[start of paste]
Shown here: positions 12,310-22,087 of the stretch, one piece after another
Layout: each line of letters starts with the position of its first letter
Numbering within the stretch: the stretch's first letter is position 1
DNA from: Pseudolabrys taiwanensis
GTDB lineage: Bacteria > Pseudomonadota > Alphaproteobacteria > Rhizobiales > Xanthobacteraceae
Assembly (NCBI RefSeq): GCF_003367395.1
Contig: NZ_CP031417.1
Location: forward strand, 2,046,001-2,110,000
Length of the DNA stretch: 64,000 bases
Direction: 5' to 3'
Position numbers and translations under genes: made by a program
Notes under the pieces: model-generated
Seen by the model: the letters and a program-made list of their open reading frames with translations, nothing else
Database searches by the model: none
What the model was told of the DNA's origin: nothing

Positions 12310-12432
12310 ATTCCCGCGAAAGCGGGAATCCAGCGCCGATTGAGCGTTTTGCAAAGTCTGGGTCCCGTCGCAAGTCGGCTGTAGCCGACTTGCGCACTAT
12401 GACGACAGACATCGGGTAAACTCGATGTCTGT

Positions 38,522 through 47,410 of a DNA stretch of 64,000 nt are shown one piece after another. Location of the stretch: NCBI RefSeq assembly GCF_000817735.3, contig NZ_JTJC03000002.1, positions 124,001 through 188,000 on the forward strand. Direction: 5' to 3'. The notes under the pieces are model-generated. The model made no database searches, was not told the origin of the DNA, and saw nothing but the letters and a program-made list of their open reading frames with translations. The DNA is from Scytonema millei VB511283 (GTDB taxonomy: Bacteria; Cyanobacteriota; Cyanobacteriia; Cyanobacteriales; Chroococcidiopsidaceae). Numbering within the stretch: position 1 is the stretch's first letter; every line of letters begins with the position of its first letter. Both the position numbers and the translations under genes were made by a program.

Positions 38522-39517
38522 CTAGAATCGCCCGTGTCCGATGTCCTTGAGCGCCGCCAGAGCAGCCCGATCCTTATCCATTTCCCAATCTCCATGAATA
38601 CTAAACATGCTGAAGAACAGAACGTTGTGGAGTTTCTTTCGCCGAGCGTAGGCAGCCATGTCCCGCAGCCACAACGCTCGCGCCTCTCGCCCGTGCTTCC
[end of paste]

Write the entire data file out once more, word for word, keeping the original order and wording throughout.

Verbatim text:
Shown here: positions 12,310-22,087 of the stretch, one piece after another
Layout: each line of letters starts with the position of its first letter
Numbering within the stretch: the stretch's first letter is position 1
DNA from: Pseudolabrys taiwanensis
GTDB lineage: Bacteria > Pseudomonadota > Alphaproteobacteria > Rhizobiales > Xanthobacteraceae
Assembly (NCBI RefSeq): GCF_003367395.1
Contig: NZ_CP031417.1
Location: forward strand, 2,046,001-2,110,000
Length of the DNA stretch: 64,000 bases
Direction: 5' to 3'
Position numbers and translations under genes: made by a program
Notes under the pieces: model-generated
Seen by the model: the letters and a program-made list of their open reading frames with translations, nothing else
Database searches by the model: none
What the model was told of the DNA's origin: nothing

Positions 12310-12432
12310 ATTCCCGCGAAAGCGGGAATCCAGCGCCGATTGAGCGTTTTGCAAAGTCTGGGTCCCGTCGCAAGTCGGCTGTAGCCGACTTGCGCACTAT
12401 GACGACAGACATCGGGTAAACTCGATGTCTGT

Positions 38,522 through 47,410 of a DNA stretch of 64,000 nt are shown one piece after another. Location of the stretch: NCBI RefSeq assembly GCF_000817735.3, contig NZ_JTJC03000002.1, positions 124,001 through 188,000 on the forward strand. Direction: 5' to 3'. The notes under the pieces are model-generated. The model made no database searches, was not told the origin of the DNA, and saw nothing but the letters and a program-made list of their open reading frames with translations. The DNA is from Scytonema millei VB511283 (GTDB taxonomy: Bacteria; Cyanobacteriota; Cyanobacteriia; Cyanobacteriales; Chroococcidiopsidaceae). Numbering within the stretch: position 1 is the stretch's first letter; every line of letters begins with the position of its first letter. Both the position numbers and the translations under genes were made by a program.

Positions 38522-39517
38522 CTAGAATCGCCCGTGTCCGATGTCCTTGAGCGCCGCCAGAGCAGCCCGATCCTTATCCATTTCCCAATCTCCATGAATA
38601 CTAAACATGCTGAAGAACAGAACGTTGTGGAGTTTCTTTCGCCGAGCGTAGGCAGCCATGTCCCGCAGCCACAACGCTCGCGCCTCTCGCCCGTGCTTCC